Original larger image (256 MB)
Poster-sized PDF image (1.35 MB)
Distance: 1,300 light-years
Instrument: ACS and ESO MPI 2.2m La Silla WFI
Image Filters: ACS: F435W (B), F555W (V), F658N (H-alpha), F775W (i), F850LP(z);
ESO: ESO842 (B), ESO856 (H-alpha), ESO857 ([S II]), ESO859 ([O III])
Credits: NASA, ESA, M. Robberto (Space Telescope Science Institute/ESA), and the Hubble Space Telescope Orion Treasury Project Team
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The Orion Nebula is a tumultuous region of dust and gas where thousands of stars are being born. Located 1,300 light-years away, it is the nearest area of star formation to Earth. In one of the most detailed astronomical images ever produced, Hubble captured an unprecedented look at this nebula.
More than 3,000 stars of various sizes appear in this image. Some have never before been seen in visible light. These stars reside in a dramatic landscape of plateaus, mountains, and valleys. From the massive, young stars that are shaping the nebula to the pillars of dense gas that may be the homes of budding stars, this image offers a glimpse at the various stages of star formation.
The bright central region is the home of the four most massive stars in the nebula. The stars are called the Trapezium because they are arranged in a trapezoid pattern. Ultraviolet light unleashed by these stars is carving a cavity in the nebula and influencing the growth of hundreds of smaller stars.
Located near the Trapezium are stars still young enough to have disks of material encircling them. These disks are called protoplanetary disks or “proplyds” and are too small to see clearly in this image. The disks are the building blocks of planetary systems.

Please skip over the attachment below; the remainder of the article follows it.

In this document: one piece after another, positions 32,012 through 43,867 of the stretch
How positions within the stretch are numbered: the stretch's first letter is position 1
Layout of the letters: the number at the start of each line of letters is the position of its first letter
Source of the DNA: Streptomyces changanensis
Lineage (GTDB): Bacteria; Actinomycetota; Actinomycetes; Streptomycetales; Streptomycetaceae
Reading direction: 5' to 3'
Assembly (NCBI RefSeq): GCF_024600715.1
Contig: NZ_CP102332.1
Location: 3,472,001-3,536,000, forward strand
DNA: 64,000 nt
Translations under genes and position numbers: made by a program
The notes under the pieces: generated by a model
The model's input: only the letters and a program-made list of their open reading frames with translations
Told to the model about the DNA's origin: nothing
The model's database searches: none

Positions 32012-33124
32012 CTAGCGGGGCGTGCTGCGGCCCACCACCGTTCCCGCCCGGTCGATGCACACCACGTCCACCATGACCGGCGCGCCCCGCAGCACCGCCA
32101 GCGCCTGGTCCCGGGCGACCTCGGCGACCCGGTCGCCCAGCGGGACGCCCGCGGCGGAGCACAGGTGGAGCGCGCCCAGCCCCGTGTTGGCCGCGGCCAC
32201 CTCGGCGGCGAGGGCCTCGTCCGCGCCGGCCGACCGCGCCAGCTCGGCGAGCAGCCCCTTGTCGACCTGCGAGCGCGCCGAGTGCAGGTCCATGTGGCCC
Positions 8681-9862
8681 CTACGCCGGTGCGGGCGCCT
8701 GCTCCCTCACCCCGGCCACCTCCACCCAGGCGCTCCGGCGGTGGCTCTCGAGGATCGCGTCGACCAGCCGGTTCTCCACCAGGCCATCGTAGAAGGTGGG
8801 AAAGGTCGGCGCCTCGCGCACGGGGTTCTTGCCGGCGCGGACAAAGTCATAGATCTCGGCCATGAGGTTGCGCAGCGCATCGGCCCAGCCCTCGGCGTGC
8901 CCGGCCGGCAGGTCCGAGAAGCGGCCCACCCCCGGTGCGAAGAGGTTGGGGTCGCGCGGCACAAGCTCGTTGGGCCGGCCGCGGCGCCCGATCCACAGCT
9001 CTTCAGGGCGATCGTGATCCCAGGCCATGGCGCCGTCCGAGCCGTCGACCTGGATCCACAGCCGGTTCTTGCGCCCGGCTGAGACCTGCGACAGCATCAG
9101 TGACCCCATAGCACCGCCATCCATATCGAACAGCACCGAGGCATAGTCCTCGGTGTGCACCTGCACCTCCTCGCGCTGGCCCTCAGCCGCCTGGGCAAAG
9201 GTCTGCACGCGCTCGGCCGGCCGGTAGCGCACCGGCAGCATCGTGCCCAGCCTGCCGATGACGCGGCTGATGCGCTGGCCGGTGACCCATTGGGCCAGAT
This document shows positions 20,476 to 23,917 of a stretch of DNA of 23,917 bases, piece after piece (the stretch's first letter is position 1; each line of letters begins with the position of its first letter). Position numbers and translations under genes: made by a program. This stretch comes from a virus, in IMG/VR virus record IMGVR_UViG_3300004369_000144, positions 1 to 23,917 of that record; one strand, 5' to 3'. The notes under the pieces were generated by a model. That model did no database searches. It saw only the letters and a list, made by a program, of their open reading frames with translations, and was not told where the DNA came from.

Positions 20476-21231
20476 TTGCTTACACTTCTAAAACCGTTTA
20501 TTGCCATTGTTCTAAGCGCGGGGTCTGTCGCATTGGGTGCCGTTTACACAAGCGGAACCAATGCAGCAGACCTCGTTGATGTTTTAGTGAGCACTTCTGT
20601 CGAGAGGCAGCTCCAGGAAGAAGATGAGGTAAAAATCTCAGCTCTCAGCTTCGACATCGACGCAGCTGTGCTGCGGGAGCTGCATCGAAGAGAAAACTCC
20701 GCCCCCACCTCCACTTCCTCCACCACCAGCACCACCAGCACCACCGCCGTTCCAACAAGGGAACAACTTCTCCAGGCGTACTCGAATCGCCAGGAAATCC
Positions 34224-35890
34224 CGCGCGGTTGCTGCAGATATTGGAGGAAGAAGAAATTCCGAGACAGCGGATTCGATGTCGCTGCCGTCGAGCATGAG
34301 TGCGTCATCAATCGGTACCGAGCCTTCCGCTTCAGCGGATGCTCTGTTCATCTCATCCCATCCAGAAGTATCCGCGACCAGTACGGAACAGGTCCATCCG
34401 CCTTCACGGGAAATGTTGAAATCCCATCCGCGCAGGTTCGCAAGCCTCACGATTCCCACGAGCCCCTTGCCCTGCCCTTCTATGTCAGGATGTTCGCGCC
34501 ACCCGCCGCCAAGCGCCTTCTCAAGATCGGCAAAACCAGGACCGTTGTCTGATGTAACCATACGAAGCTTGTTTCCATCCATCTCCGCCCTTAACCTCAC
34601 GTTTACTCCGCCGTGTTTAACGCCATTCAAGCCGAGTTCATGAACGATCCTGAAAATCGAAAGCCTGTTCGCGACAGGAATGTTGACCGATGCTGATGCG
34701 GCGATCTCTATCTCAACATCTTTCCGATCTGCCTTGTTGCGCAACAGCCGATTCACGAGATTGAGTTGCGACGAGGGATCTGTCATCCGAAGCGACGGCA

The bright glow at upper left is from M43, a small region being shaped by a massive, young star’s ultraviolet light. Next to M43 are dense, dark pillars of dust and gas that point toward the Trapezium. These pillars, which appear subtle against the dark background, are resisting erosion from the Trapezium’s intense ultraviolet light. The glowing region on the right reveals arcs and bubbles formed when stellar winds — streams of charged particles ejected from the Trapezium stars — collide with material.
The faint red stars near the bottom are the myriad brown dwarfs that Hubble spied for the first time in visible light. Sometimes called “failed stars,” brown dwarfs are cool objects that are too small to be ordinary stars because they cannot sustain nuclear fusion in their cores the way our Sun does. They are much like free-floating, larger versions of the planet Jupiter.
Astronomers used 520 Hubble images, taken in five colors with Hubble’s Advanced Camera for Surveys, to make this picture. They also added ground-based photos to fill out the nebula. The mosaic covers approximately the apparent angular size of the full moon.
A scientific team led by Massimo Robberto of the Space Telescope Science Institute obtained the mosaic observations to study the stellar content of the nebula. In addition to finding stars that formed about 2 million years ago, the specific motions of the stars were measured and an investigation to conduct a census of brown dwarfs and planet-sized objects was initiated.